I am working on FTP client for internal usage for deployments. I have started out with WinSCP scripts, everything seems to be working fine, except one operation (deleting large(many files) directory containing files and sub-directories). I know that my targeted FTP server does not support 'recursive directory removal', however it is possible to achieve desired operation by doing recursion on client side (list all files/dirs and delete everything one by one).

WinSCP script line that fails:

rmdir /path/to/large_directory


Lost connection.
Disconnected from server
Error deleting file '/path/to/large_directory/InnerDir/InnerDir2/dir'.
Error deleting file '/path/to/large_directory/InnerDir/InnerDir2'.
Error deleting file '/path/to/large_directory/InnerDir'.
Error deleting file '/path/to/large_directory'.
Session '[email protected]' closed.
No session.

After not being able to find solution on WinSCP script, decided to write on my own deployment application using C# and open source library 'System.Net.FtpClient'. However soon enough faced the same issue 'recursive large directory removal' fails. Except this time had more information about error:

Disposing FtpClient object...
Disposing FtpSocketStream...
Unable to read data from the transport connection: 
An attempt was made to access a socket in a way forbidden by its access permissions. 
---> System.Net.Sockets.SocketException: 
    An attempt was made to access a socket in a way forbidden by its access permissions 
      at System.Net.Sockets.Socket.EndReceive(IAsyncResult asyncResult)
      at System.Net.Sockets.NetworkStream.EndRead(IAsyncResult asyncResult)
--- End of inner exception stack trace ---

Challenge: error occurrence is unpredictable, in a sense that given directory which contains only few inner directories or files may succeed or fail, but given larger case it is almost guaranteed to fail. This applies to WinSCP and C# application. So, in theory this is possible solution - keep repeating the script until directory is completely removed, but doing that brings another challenges (manual re-connection is one of them).

While trying many different things, found out that completely disabling Windows 10 firewall did the trick. Thus allowed C# app and WinSCP script run flawlessly.

I need help with setting up firewall correctly, but no matter what I do the problem still persists, except if firewall is completely disabled. I have even created inbound / outbound rules, which should apply for all profiles, all local/remote ip addresses, ports, application/services... still no desired results.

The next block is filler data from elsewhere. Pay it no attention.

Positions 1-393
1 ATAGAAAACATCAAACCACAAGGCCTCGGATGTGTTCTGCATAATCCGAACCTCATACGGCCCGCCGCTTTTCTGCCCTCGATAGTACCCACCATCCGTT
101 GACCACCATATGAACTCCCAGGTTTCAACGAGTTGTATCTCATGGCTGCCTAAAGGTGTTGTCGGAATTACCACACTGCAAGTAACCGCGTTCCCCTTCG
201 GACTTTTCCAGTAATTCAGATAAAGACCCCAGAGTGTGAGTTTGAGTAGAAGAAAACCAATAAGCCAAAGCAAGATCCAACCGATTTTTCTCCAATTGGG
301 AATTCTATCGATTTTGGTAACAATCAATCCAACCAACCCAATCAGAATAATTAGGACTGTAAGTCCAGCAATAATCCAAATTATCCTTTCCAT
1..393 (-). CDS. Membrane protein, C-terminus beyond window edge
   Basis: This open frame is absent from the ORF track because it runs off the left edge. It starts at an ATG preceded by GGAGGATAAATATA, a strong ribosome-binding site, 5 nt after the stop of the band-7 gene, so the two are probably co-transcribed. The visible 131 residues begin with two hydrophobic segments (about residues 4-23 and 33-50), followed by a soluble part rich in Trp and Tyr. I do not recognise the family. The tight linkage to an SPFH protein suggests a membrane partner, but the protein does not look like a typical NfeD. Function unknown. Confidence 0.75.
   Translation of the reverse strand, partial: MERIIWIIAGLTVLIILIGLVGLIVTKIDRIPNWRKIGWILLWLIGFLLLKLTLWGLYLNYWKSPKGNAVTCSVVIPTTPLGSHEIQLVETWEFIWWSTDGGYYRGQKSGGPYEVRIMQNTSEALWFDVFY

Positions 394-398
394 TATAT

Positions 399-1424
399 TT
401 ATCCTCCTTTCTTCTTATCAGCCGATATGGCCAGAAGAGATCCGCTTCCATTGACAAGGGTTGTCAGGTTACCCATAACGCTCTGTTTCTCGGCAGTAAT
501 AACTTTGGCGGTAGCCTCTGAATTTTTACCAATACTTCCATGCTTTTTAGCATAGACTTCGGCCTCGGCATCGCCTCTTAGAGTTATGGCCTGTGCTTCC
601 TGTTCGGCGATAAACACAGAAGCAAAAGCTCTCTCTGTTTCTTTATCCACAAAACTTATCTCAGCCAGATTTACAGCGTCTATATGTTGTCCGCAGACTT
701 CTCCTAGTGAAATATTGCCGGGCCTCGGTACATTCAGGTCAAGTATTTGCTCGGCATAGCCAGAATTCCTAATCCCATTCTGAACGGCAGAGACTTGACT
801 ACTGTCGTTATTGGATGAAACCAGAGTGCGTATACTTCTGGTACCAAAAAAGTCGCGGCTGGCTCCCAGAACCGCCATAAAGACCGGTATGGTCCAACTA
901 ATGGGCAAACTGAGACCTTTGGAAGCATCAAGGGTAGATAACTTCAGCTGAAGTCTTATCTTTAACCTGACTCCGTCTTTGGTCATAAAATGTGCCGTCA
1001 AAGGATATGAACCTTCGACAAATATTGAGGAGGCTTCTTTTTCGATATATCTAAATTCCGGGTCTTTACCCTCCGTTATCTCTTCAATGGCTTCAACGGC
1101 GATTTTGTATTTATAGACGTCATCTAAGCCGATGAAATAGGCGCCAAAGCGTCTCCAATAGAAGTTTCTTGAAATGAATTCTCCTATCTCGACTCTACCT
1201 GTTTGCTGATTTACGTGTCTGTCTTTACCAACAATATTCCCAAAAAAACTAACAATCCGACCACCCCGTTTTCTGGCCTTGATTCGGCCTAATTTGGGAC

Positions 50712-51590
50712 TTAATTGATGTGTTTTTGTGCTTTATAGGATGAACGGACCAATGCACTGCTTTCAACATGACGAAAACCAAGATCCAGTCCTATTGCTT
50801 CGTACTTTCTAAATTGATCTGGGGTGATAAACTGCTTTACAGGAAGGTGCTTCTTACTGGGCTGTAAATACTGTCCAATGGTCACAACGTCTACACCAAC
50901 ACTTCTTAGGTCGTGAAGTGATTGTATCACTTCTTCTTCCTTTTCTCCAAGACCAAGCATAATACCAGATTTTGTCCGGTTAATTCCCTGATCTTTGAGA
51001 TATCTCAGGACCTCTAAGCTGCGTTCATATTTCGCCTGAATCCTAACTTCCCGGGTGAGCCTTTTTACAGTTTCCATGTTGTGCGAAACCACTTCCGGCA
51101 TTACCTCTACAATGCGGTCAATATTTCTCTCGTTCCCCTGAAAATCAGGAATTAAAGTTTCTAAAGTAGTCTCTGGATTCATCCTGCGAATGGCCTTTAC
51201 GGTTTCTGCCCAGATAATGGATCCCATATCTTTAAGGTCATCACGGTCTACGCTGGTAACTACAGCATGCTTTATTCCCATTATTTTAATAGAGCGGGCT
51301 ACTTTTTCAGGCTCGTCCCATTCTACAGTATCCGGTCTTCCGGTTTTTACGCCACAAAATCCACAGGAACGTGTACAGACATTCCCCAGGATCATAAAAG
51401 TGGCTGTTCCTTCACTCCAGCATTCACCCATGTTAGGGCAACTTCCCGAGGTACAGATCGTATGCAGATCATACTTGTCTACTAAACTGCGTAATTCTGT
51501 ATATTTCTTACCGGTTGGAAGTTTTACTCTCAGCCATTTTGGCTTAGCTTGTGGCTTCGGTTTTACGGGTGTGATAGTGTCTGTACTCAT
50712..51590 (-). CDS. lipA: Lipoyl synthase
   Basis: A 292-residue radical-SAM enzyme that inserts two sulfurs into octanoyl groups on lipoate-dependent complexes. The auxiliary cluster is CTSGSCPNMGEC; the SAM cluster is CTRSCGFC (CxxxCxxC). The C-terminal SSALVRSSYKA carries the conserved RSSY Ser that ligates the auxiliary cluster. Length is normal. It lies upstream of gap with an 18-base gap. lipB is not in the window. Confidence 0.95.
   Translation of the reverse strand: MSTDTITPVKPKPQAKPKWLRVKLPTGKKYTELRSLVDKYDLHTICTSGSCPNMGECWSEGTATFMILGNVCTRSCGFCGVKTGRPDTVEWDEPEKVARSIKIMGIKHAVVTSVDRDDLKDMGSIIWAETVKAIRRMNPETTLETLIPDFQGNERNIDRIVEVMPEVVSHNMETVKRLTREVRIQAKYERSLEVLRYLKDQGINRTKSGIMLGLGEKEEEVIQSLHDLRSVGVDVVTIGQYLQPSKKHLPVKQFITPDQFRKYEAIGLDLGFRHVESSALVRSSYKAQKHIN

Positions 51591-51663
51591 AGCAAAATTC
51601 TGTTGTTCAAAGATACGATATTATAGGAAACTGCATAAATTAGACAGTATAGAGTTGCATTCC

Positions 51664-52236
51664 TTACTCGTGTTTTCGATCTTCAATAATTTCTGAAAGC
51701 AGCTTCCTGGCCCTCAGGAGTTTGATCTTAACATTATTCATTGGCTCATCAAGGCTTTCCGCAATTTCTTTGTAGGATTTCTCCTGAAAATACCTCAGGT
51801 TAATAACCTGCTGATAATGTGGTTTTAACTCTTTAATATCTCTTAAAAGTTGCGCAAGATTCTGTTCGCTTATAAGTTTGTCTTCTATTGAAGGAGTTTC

Inbound rule: enter image description here

Outbound rule: enter image description here

  • FTP is fundamentally insecure. You seem to be asking how we fix your problems with your custom FTP client which are intended as a workaround for your problem with WinSCP. Maybe you should focus on fixing the WinSCP problem instead. Using an ssh server at the remote end would be a good start.
    – symcbean
    Commented Oct 27, 2016 at 16:43

2 Answers 2


FTP is a protocol which uses one TCP connection for control and then for each data transfer (i.e. files, directory listing) it uses new data connections on dynamically allocated ports. This makes it a nightmare for firewalls. You have the following options:

  • Disable firewall (works, but bad)
  • Allow all outgoing connections and switch your FTP client to passive mode (how this is done is off-topic here): This way the client tries to connect to the server for data transfer instead the server connecting to the client.
  • Allow incoming connections from port 20 (ftp-data) to any inside ports and switch your FTP client to active mode: A proper FTP server will originate all FTP data connections from port 20.
  • Use some kind of FTP helper with your firewall. Such helpers use deep inspection of the control connection to find out which ports need to be allocated for the data connections and then dynamically add the necessary rules to the firewall. Note that not all firewalls have such helpers and that these helpers don't work if the control connection is encrypted (FTPS).
  • Use another protocol instead of FTP, i.e. SSH/SCP/SFTP don't have these problems.
  • Thanks for your input, you do have valid points. I have tried some of it, but no effect (I have no control over server, so no option to change protocol, and besides it is actually FTP over SSL). However I have found solution to disable firewall for Stateful FTP on windows, not sure how bad/good it is, but at least it does not require to disable firewall completely anymore. Commented Oct 29, 2016 at 12:33

Actually by trying many things and searching, have found solution, which was exactly that I was looking for:

The problem is caused by the stateful FTP filter of the firewall. As a workaround you can disable it by executing netsh advfirewall set global StatefulFTP disable with administrator rights.

There is post with similar problem: Java 7 prevents FTP transfers on Windows Vista and 7 if firewall is on. Any ideas?

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